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Finding ways to become more creative is one of the biggest advantages you can give yourself at work. But you can’t just be creative like that, and coming up with creative ideas on the spot is really hard to do. And actually, if you want to become more creative, there’s processes and ideas that you have to start thinking about weeks in advance. You have to change the way that you approach work to give your mind the freedom it needs to come up with these creative solutions.
So what I’m going to do today is go through all these different ways that you can become more creative. You don’t have to do all of them, but even a few of them will really help you focus on what needs to be done.
So first of all, we’ve got the concept of coning. This came about from the McLellan Marketing Group, and what they do is they put a plastic cone outside their office door when they want 90 minutes of undisturbed time. What this allows them to do is to focus on a single task or high priority item without knowing that they’re going to get phone calls or emails or meeting requests or people dashing in. Essentially, unless the building is on fire, they don’t want to know, because that employee wants to focus on what needs to get done.
What that means is they can focus on the task at hand. They don’t have to worry about all these distractions. They know that for those 90 minutes or whatever, they can 100% dedicate themselves to being creative and coming up with new ideas to help that project move along.
I’ve also got a similar concept of time blocking, which Gary Keller invented, and he came up with the idea of giving himself four hours every day to do one major task. So the rest of the day can be devoted to all these other distractions that he has, all this time that he isn’t really being creative on phone calls, emails, and smaller priority projects. So he knows that he’s got this big block of time to be creative and think about the important tasks. It also means that every day, he knows that he’s achieved something big. He’s moved a big project along, or he’s completed something really important. This gives him a good sense of job satisfaction, and can do for you as well.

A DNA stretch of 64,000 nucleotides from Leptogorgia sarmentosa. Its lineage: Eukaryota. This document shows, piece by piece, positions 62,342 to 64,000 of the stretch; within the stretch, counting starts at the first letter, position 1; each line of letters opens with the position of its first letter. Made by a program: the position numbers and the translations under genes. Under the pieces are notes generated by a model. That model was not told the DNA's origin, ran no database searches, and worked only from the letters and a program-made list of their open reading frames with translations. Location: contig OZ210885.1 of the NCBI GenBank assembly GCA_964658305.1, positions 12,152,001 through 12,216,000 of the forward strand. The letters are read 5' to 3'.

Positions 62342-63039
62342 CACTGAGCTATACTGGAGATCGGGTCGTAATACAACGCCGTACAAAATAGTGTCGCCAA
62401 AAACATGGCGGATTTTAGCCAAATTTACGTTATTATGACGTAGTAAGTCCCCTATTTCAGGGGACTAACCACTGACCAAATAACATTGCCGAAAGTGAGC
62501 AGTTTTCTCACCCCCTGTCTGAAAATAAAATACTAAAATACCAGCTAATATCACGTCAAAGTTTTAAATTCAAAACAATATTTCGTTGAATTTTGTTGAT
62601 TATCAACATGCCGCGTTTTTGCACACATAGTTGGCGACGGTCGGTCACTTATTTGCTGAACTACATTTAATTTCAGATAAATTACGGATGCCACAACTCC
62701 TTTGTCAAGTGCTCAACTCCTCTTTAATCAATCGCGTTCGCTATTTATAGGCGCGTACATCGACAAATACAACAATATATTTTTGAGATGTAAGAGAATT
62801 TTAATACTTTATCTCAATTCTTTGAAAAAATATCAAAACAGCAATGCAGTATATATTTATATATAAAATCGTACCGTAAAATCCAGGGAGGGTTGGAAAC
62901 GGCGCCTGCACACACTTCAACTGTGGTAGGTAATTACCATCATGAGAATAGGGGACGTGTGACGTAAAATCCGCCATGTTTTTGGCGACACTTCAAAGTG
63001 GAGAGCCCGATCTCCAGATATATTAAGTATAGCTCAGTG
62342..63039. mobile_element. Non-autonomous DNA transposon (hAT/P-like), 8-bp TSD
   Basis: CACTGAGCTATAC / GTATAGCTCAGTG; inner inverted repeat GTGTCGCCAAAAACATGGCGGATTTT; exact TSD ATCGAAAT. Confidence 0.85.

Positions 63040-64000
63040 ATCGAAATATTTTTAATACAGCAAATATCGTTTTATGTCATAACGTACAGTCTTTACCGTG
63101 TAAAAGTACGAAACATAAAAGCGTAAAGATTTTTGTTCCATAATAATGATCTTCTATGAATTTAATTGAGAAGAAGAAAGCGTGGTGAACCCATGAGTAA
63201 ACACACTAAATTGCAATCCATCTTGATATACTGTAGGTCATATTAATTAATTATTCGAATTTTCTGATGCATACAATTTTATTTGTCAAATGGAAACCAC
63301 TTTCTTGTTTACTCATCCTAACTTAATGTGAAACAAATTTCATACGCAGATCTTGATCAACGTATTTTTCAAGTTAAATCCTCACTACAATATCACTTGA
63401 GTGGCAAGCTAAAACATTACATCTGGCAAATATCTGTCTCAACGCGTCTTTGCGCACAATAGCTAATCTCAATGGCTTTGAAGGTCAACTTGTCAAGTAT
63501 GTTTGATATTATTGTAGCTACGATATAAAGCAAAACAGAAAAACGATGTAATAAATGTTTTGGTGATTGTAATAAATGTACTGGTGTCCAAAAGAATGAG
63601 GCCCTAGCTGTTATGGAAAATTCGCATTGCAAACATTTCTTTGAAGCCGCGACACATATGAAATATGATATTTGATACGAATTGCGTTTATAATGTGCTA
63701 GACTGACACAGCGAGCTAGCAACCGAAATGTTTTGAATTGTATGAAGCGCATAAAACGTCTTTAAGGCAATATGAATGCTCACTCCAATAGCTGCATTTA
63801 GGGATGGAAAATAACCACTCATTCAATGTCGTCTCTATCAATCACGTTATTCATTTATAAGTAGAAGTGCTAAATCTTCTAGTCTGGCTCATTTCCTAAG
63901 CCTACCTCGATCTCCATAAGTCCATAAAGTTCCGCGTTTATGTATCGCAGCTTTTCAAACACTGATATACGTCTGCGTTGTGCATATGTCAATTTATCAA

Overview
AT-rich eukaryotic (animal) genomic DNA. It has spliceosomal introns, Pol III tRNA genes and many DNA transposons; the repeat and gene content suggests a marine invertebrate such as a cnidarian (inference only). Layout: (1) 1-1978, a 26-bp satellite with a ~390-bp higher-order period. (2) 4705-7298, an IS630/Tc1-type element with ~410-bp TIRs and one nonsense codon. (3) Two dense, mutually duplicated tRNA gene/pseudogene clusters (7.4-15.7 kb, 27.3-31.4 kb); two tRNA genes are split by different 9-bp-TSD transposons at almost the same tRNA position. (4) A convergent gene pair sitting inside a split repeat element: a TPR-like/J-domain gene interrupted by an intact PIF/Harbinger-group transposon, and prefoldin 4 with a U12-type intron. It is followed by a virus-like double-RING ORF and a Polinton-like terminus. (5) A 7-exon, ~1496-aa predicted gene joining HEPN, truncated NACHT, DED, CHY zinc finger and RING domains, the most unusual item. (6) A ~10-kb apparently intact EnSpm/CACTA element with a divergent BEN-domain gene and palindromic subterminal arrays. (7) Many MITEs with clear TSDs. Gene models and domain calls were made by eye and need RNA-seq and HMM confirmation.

You should also shrink your goals down, as well. Now, quite often, in our niche, in marketing, we’re told to make great content, and that isn’t really a goal that’s achievable. Even if you say, “I want to make content that people want to read and share” likewise that isn’t really an achievable goal, because it doesn’t illustrate how you can do those things.
Whereas if you say, “I want to write something that resonates with people, that captures their interest,” then effectively, you’re saying that if it captures their interest, they’re going to want to read it, and if it resonates with people, they’re going to want to share it. Just by changing the understanding of the goal like that, you’ve re-framed the problem, and you’ve allowed your brain to approach the problem in a more logical way.